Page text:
AUC Hosts Harvard MBA Students for Panel on Entrepreneurship in Egypt
“I, for one, will be keeping an eye on what’s happening in Egypt and how the economy is progressing as I go on with my career. I will stop and think about investing in a promising venture in Cairo or the Industrial Zone by the Red Sea when I have the means.”
Shokouh Shafiei, an MBA candidate at Harvard Business School, now has Egypt on her radar after a panel discussion organized by the Center for Entrepreneurship and Innovation at AUC's School of Business left an impression on her –– and more than 60 other Harvard students.
Shafiei was among a group of students from Harvard Business School who stopped by AUC during their recent trip to Egypt to hear from Sherif Kamel ’87, ’90, '13, dean of the School of Business; Ayman Ismail ’95, ’97, Abdul Latif Jameel Endowed Chair of Entrepreneurship, assistant professor and director of the AUC Venture Lab and Center for Entrepreneurship and Innovation; Hisham El-Khazindar ’96, AUC trustee and member of the School of Business Strategic Advisory Board; and Ahmed Zahran ‘02, CEO and co-founder of KarmSolar. Moderated by Abdelhameed Sharara, co-founder of RiseUp, the lecture aimed at introducing Harvard students to the great number of innovative projects crystallizing in Cairo –– many of them with roots at AUC.
News articles abroad may be dropping hints about the developments unfolding in Egypt, but to hear firsthand about these projects and entrepreneurial visions is another story. "I was impressed by the amount of coordination and cooperation between key stakeholders –– the government, private sector and educational institutions –– behind a common goal: to build a competitive entrepreneurial ecosystem that can fuel Egypt's growth,” said Justine Hong, another Harvard MBA student.
Harvard students seemed to take note of an underlying thread that connects all of the panelists: one that perhaps extends to all individuals taking part in expanding the entrepreneurial field in Egypt
“The message was so clear, and the passion was flooding the room,” reflected Shafiei. “They spoke with heart –– no scripts necessary. My first impression of the panel was: ‘I can’t believe that such an elite and diverse group of panelists took time out of their busy schedule to meet with us.’ Within minutes of the panel starting, a light bulb went off in my head. No matter the age difference, education or career background, all have one common goal they [are working] toward: Make Egypt a Better Place.”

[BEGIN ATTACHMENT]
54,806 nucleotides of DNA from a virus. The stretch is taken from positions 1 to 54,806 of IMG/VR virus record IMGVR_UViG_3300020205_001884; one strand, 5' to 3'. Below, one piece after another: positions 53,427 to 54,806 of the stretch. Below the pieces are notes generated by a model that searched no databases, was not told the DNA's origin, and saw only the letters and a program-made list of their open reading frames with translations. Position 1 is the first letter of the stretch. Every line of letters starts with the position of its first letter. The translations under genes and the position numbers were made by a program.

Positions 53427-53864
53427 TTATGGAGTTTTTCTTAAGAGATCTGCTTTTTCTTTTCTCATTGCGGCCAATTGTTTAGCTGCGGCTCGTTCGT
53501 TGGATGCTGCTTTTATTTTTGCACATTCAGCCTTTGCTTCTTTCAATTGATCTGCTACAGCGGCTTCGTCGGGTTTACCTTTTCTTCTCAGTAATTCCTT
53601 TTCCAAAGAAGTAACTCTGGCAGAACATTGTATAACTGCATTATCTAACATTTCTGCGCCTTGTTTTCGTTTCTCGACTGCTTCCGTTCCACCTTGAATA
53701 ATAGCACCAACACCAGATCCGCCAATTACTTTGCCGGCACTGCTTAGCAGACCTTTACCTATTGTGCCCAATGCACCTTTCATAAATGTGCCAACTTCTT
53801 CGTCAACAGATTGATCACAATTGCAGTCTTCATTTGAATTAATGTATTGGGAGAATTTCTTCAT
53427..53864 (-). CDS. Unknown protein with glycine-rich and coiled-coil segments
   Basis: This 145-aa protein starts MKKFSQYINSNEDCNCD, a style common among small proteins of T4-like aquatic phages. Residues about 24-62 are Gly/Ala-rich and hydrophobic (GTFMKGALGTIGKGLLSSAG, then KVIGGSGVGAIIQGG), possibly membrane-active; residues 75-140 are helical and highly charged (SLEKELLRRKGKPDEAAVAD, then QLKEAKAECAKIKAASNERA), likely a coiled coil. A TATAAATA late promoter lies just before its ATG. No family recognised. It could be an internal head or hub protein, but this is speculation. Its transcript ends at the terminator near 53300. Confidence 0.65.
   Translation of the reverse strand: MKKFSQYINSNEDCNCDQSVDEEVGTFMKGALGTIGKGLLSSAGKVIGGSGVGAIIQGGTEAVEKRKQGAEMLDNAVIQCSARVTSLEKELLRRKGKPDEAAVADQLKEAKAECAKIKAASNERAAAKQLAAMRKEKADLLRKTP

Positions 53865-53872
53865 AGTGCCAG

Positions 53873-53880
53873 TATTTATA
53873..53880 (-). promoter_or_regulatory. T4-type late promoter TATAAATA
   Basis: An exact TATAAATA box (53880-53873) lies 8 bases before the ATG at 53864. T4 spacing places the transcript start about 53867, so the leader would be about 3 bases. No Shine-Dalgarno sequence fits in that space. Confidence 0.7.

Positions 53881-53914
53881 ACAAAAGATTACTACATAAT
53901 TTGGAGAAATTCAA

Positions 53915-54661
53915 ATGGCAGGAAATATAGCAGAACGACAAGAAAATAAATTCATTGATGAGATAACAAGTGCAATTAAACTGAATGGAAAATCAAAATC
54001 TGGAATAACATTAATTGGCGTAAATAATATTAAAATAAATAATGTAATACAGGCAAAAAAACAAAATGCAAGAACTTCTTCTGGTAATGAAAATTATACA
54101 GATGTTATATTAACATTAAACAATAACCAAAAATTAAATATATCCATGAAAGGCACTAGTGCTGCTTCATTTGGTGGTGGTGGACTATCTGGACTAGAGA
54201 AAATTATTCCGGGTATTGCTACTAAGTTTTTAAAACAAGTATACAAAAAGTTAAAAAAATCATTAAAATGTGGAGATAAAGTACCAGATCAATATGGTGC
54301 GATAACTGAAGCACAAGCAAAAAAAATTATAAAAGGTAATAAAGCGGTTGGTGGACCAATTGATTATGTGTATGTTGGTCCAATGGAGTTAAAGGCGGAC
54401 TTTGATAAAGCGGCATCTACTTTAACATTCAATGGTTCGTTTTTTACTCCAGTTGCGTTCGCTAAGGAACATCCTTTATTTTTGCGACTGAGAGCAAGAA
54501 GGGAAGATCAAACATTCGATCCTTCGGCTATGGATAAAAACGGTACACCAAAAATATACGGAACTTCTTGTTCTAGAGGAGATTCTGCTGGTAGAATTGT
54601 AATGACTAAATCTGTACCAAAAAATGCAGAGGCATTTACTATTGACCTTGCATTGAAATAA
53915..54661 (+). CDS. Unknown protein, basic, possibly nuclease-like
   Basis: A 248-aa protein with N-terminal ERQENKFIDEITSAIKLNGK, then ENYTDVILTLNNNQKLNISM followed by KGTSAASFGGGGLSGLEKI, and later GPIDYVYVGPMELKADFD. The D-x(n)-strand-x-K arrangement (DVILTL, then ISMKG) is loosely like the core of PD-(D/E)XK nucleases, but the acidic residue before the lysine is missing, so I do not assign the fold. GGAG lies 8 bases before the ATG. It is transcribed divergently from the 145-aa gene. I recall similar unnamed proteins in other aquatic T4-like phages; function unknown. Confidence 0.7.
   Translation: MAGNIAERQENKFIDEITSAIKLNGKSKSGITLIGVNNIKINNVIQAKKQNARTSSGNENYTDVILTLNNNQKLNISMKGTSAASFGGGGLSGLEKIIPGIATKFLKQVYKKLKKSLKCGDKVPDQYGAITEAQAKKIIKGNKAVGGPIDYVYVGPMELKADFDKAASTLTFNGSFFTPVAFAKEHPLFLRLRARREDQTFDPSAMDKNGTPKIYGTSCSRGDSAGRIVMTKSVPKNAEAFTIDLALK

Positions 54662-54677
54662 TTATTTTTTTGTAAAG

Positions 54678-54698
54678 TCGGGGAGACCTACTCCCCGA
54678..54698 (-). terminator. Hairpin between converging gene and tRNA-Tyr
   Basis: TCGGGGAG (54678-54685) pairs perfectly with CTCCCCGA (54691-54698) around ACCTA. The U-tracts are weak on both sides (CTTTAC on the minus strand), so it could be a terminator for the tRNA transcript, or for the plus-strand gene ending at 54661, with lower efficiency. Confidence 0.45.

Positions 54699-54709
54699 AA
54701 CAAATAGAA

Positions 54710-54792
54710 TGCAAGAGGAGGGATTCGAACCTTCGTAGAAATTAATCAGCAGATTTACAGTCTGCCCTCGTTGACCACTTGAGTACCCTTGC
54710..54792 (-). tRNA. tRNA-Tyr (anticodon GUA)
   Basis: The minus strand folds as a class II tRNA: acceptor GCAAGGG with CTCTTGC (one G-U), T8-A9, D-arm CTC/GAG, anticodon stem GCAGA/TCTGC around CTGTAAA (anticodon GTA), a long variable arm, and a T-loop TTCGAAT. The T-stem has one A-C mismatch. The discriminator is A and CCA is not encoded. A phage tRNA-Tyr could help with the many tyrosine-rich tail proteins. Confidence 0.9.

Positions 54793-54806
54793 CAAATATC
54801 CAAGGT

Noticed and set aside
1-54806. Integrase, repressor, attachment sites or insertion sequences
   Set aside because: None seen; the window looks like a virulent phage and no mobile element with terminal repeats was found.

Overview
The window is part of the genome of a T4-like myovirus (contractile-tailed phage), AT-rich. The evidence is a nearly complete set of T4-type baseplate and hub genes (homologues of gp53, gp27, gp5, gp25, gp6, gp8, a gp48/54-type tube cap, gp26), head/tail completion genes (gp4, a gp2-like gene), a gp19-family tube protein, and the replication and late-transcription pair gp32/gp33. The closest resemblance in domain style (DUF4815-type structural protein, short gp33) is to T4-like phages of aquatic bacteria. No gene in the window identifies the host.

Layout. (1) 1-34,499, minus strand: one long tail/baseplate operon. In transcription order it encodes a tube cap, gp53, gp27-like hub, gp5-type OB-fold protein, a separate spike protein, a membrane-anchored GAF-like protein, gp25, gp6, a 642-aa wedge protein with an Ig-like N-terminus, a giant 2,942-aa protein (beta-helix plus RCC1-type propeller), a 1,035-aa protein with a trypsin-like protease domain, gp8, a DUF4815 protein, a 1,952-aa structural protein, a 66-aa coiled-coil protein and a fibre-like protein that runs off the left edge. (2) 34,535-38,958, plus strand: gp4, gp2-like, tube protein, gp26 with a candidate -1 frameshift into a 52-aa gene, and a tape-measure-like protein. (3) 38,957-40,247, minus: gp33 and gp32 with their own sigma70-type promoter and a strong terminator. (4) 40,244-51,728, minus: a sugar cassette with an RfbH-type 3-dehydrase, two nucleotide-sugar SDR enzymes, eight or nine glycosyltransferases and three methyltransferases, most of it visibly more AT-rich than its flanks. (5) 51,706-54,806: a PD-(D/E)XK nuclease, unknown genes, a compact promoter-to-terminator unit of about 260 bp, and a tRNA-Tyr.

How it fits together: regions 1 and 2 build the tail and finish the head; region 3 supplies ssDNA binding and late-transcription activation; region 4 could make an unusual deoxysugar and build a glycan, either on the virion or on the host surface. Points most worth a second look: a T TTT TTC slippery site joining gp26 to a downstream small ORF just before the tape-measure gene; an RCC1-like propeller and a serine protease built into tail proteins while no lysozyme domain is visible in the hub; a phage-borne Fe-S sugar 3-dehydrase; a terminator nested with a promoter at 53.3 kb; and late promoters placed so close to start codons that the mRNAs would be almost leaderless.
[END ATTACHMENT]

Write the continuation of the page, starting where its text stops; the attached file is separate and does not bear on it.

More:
Two of AUC’s own, Moetaz Ebeid ’11 and Doha Tantawy ’13, made this event possible. Both are now MBA candidates at Harvard Business School and were eager to show their peers the pioneering spirit taking hold of their alma mater and finding its way throughout Egypt. “I believe the panel gave them access to firsthand experience in the Egyptian market,” said Tantawy, “It was enlightening, inspiring and transformational.”
One theme that made itself clear during the visit was the commitment AUCians and Egyptians in general feel toward their community. Shafiei noted that both Kamel and Ismail left North America to come back and see through visions of change they saw for their home countries. El-Khazindar and Sharara also saw opportunities to bring new ideas in Egypt. “Despite being at different stages of their ventures, whether the dream has been reached and surpassed or is just taking shape, they have given it their all,” added Shafiei. “I would love to follow up and see where these firms are in a few years.”
Events like these highlight the University’s position as a stage on which collaborative dialogue can begin to brew. “The highlight of the session for me was hearing Ahmed Zahran talk,” noted Shafiei. “There was a level of transparency in his message that was captivating. The whole time, I was thinking, he is the type of founder I would like to one day invest in.”
That well-known Egyptian proverb about drinking from the Nile seems to be holding true after all. The panel at AUC gave visiting students a taste of all that’s developing on the skirts of the historical river, and they want to know more. “This may have been my first trip to Egypt and Cairo,” said Shafiei. “It will not be the last.”